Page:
• Fast Advance – These decks largely want to play agenda that can be scored with two or three advancement counters. This means that with cards such as Biotic Labour or San-San City Grid they can be fast advanced (scored from HQ in one turn). Astroscript Pilot Program is a further fast advance enabler, but otherwise agenda do not usually compliment this strategy.
  • Glacier – Often want to play larger agenda so they have more deck space
    and can win with fewer agenda scored. Global Food Initiative is an example where it is a large agenda but is also worth fewer points to the runner. Accelerated Beta Test is a good example of a useful card, as it allows glacier to play Never Advance and if used safely can allow large ICE to be rezzed for free.global-food-initiative

These examples are true for all aspects of your deck. From your economy package to your ice suite, all parts of the deck should all compliment your overall plan. It is very difficult to cover packages for all of these areas as they are constantly changing with new cards and I don’t think that it would be that beneficial. That being said, if you need help with these areas, there are a number of good articles on Stimhack which cover them or just give me a shout.

Pet Cards – Everyone has favourite cards that they just love. You should analyse if you have included your pet card just because it is one of your favourites rather than because it is good in the deck you are building.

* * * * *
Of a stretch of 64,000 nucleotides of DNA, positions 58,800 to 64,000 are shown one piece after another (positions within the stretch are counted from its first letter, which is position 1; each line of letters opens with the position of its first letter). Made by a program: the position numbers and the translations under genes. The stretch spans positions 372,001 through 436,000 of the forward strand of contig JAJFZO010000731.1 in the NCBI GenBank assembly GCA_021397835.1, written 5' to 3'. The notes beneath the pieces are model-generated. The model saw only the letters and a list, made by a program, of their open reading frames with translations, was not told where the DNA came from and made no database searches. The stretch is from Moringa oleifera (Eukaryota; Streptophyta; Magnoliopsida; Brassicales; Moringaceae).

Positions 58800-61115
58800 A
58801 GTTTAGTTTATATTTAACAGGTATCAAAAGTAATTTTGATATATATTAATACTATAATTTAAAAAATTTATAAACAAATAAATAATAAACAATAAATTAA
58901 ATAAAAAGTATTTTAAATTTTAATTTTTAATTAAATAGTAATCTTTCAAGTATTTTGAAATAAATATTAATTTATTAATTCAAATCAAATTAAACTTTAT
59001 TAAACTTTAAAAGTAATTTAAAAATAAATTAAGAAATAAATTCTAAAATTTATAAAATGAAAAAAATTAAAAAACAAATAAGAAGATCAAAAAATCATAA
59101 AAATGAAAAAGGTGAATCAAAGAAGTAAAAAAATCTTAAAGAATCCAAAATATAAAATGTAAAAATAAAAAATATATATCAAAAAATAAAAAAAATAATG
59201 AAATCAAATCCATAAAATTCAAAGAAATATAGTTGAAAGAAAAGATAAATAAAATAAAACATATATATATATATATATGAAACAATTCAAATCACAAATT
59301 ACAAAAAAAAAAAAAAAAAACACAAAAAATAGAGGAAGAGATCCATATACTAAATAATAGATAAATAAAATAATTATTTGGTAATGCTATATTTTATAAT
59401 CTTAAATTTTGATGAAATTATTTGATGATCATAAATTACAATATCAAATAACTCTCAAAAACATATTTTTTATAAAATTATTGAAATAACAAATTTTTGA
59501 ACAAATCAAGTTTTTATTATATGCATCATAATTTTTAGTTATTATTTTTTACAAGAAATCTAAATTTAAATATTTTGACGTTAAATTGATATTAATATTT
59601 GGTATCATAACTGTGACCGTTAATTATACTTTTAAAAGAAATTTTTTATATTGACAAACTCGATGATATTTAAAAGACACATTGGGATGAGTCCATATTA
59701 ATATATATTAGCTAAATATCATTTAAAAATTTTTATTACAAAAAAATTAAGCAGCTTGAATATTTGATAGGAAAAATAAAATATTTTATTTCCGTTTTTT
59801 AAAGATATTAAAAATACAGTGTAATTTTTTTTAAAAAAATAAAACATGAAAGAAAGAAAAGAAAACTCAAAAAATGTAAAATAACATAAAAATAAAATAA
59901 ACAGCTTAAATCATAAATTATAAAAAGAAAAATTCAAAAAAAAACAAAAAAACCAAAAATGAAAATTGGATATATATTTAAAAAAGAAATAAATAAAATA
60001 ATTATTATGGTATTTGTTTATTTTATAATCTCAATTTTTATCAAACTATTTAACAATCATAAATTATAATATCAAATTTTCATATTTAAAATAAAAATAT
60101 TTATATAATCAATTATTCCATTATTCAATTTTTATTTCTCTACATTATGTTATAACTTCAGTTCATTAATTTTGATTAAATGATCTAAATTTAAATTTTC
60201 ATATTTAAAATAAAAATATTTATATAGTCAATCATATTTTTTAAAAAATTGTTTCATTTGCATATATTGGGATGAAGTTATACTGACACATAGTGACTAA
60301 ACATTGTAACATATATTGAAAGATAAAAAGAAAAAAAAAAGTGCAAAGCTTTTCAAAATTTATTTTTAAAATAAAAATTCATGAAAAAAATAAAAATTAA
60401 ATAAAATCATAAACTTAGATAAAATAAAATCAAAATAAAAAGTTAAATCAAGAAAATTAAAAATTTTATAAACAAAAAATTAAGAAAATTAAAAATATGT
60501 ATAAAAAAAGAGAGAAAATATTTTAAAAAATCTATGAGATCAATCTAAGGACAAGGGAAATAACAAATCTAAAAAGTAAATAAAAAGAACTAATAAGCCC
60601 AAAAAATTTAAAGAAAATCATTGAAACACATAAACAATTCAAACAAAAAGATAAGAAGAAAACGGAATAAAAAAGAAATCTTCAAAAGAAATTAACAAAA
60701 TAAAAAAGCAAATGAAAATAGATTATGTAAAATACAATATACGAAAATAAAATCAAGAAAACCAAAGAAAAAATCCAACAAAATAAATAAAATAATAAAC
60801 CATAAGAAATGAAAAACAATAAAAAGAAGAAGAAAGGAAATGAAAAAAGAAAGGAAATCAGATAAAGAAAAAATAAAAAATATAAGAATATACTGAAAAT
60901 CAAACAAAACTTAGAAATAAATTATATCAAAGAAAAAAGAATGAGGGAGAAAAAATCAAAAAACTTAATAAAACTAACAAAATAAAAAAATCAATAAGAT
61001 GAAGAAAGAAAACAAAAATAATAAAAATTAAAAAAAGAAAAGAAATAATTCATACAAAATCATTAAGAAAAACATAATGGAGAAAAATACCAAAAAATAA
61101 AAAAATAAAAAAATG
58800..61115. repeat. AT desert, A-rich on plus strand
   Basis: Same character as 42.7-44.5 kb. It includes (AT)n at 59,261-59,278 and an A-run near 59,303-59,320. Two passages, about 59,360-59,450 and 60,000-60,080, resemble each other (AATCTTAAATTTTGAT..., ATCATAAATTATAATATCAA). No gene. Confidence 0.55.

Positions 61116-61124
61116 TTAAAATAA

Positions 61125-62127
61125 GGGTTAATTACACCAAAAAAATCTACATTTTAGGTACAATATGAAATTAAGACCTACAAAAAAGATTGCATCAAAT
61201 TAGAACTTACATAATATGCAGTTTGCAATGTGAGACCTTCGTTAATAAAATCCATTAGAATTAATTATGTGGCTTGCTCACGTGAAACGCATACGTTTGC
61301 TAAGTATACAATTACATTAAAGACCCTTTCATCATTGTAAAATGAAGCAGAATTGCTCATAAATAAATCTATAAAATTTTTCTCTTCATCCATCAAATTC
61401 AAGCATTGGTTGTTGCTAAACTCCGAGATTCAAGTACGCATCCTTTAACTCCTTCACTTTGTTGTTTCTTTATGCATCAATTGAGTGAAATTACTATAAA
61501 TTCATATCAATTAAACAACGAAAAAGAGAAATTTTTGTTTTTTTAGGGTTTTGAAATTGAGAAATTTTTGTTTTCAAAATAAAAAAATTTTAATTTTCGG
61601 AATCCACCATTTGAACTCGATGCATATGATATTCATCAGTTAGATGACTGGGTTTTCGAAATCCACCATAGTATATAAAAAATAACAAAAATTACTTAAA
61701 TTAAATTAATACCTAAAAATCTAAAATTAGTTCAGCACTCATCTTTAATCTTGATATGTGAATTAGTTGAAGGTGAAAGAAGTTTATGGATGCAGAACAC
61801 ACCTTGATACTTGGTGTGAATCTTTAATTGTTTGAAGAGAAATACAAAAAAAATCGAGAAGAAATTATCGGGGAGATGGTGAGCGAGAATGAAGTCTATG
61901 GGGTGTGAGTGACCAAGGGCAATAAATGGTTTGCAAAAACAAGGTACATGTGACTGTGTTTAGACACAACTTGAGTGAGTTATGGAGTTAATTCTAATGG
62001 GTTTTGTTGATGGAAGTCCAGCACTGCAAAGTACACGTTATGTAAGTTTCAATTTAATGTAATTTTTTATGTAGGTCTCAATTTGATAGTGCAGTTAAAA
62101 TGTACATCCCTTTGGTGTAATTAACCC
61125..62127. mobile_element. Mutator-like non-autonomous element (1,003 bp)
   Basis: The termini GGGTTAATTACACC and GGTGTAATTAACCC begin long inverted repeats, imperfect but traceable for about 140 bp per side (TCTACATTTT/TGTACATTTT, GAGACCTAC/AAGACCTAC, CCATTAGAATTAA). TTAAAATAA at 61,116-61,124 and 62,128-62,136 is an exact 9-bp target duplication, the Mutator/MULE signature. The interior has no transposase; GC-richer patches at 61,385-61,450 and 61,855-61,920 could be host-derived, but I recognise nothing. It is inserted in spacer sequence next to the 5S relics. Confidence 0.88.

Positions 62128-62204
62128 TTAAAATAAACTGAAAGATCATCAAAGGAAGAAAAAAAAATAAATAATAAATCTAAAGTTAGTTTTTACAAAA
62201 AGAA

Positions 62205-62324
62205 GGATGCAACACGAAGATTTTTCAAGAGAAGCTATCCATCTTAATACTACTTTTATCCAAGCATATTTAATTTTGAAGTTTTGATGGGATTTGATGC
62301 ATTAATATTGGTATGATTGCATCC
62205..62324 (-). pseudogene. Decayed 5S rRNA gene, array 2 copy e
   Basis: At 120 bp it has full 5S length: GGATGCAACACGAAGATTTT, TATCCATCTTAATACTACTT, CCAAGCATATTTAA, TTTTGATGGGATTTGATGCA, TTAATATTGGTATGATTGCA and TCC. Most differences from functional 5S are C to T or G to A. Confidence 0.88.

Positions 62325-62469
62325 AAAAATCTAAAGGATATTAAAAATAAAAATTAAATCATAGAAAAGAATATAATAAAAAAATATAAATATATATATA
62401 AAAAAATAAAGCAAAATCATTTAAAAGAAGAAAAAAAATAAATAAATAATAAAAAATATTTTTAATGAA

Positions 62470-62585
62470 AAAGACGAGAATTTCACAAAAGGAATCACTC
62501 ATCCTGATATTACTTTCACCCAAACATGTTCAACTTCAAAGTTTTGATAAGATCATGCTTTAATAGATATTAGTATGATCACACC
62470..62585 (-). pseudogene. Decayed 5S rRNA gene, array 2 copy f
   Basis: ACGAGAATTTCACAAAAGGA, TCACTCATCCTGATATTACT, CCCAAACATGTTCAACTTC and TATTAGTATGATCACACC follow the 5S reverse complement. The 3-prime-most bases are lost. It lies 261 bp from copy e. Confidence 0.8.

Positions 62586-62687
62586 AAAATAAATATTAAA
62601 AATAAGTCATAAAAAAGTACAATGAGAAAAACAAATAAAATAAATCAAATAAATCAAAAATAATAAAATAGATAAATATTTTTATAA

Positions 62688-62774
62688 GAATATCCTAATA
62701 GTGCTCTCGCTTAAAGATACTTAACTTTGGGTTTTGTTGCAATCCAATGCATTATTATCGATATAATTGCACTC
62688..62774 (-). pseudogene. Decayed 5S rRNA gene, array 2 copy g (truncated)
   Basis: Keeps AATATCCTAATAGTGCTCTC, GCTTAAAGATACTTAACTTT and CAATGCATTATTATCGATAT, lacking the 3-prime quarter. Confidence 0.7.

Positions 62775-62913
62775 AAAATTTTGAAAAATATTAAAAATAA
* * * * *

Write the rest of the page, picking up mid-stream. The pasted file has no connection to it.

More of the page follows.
I can give a personal example of this. My pet card is Sneakdoor Beta. I love the pressure it applies to corps and I include it in Criminal decks whenever I can. In the current meta however, it is important to recognise that this is often a bad include. Corporation players often ice archives to prevent Temujin Contracts from having an easy target and therefore Sneakdoor is often considerably less effective today than it has been in the past. Try to avoid including cards just because they are your favourite.

Power over Synergy

This is something that new deck builders some times find difficult to grasp, so I think it is extremely important to discuss here. Often there are cards that are very powerful and should be played in almost any deck, even over cards that complement your game plan.

To give you an example, say you are building a Weyland kill deck. There are a number of cards that might compliment your kill plan. For instance, both Vulcan Coverup and Posted Bounty link with the tag and kill plan. However these cards have a quite low power level and are often excluded from traditional Weyland kill decks. Indeed, agenda like Oaktown Renovation, although it has no direct kill synergy, are often included instead as they put more pressure on the runner (two points instead of one, can make the Corporation money); Runners under pressure often overextend or make a mistake leading to the kill.